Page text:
“Whether a statute is ambiguous is a question of law.”  See Boltz v. Boltz, 133 Wis.2d 278, 284, 395 N.W.2d 605, 607 (Ct. App. 1986).  Only if the statute is ambiguous should the court look to the history, legislative intent, and purpose of the statute.  See id.  Otherwise, the court must give statutory language its ordinary and accepted meaning.  See DOR v. Gordon, 127 Wis.2d 71, 73-74, 377 N.W.2d 212, 213 (Ct. App. 1985).  This meaning may be found in a standard dictionary, as long as the words are not technical.  See Wisconsin Prof’l Police Ass’n v. Waukesha County, 128 Wis.2d 256, 260, 381 N.W.2d 598, 599 (Ct. App. 1985).

                        The statute uses the word “reside” to define the actions of a household member.  The plain meaning of reside implies a continuous arrangement.  The dictionary definition of reside is “to dwell permanently or continuously . . . expressing the idea that a person keeps or returns to a particular dwelling place as his fixed, settled, or legal abode.”  Webster’s Third New International Dictionary 1931 (3d ed. 1993) (emphasis added).  While we acknowledge that the term “reside” is also a legal term of art, here, the legal and general meanings are the same.  Black’s Law Dictionary defines the term by using phrases such as “settled,” “permanently,” and “continuously.”  Black’s Law Dictionary 1308 (6th ed. 1990).  Therefore, the clear language of the statute mandates a continuous living arrangement between the parties in order for them to be considered household members.

                        The question remains whether Petrowksy met her burden by presenting enough facts to make a prima facie case that she and Krause shared a household.  “Although credibility is a matter for the trier of fact, whether a party has met its burden of establishing a prima facie case is a question of law which this court may examine independently without giving deference to the trial court’s conclusions.”  Burg v. Miniature Precision Components, Inc., 111 Wis.2d 1, 12, 330 N.W.2d 192, 198 (1983).

                        In accordance with the clear language of the statute, in order for Petrowsky to meet her initial burden, the facts must show that the parties were in a continuous living arrangement.  Here, even considering the facts in the light most favorable to Petrowsky, we hold that Petrowsky failed to satisfy her burden of proving that the parties were members of the same household.  Treating Petrowsky’s testimony as true, the evidence in the record shows that the parties would take trips to a cabin in northern Wisconsin.  They would stay at the cabin for “[s]ometimes … four days, sometimes … longer.”  When asked if she and Krause “resided together during that period,” the most Petrowsky could say was that it was “more or less like staying up there ... like living, but it wasn’t, because we came home and we pack up and then we go back up again.”  Had she testified that the two stayed together while “up north” and also stayed together while in Ozaukee county, we might well have a different case.  We do not think it is important that parties reside together only in one place.  We do think it is important that the parties reside together on a continuous basis.  When the legislature chose to use the word “reside,” it clearly mandated the need to prove a continuous living arrangement.  Petrowsky’s testimony demonstrated that the two took recreational trips during the summer of 1996.  While we can imagine that trips “up north” could have the requisite continuity to establish a household, the facts here do not add up to that occurrence.  Petrowsky and Krause dated for over two years while maintaining separate residences.  Their summer excursions, while perhaps frequent, did not amount to a domestic living arrangement.  The burden was on Petrowsky to show that the parties were living together.  We disagree with the trial court’s conclusion that she met this burden.  Thus, the trial court erred in issuing a domestic abuse injunction under § 813.12(4), Stats.  We reverse.[1]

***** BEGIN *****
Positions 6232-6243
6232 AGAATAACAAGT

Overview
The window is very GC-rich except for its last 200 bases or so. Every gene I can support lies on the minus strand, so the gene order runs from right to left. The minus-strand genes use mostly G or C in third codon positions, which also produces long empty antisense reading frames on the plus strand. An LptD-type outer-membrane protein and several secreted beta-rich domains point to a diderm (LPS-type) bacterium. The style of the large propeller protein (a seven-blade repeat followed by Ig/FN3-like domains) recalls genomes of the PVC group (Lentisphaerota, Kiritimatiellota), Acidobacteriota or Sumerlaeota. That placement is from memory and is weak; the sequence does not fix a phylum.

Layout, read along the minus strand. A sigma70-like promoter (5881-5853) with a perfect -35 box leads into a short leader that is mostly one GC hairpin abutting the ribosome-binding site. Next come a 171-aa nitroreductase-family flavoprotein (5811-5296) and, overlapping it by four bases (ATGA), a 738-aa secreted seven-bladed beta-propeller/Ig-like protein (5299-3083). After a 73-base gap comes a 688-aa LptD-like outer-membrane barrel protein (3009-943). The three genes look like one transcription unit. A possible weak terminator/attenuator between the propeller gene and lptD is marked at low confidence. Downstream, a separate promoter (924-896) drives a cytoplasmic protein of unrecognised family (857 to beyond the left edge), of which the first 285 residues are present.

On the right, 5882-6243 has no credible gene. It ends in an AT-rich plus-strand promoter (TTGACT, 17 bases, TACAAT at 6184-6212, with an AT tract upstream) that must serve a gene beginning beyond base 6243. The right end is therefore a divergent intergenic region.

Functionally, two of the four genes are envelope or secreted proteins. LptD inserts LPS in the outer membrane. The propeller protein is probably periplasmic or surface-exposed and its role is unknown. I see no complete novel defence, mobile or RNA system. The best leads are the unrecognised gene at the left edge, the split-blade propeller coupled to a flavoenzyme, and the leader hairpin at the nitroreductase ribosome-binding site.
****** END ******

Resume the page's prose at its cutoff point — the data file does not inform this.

By the Court.—Order reversed..


[1]  Annette Petrowsky is represented in this appeal by Attorney Thomas McAdams and the firm of Reinhart, Boerner, Van Deuren, Norris & Rieselbach, S.C., acting as pro bono counsel pursuant to a pilot program instituted by the court of appeals and the Appellate Practice subcommittee of the Litigation Section of the State Bar of Wisconsin.  Attorneys are appointed by the court from a list of volunteers when the court deems the issues to have special merit and one or more of the parties cannot afford an attorney in a civil case.  We applaud the time, effort and volunteer spirit of McAdams and his law firm, and we encourage other attorneys and law firms to likewise volunteer to be on the list.  Interested attorneys and law firms may contact the State Bar to volunteer for placement on the list of prospective pro bono appellate counsel.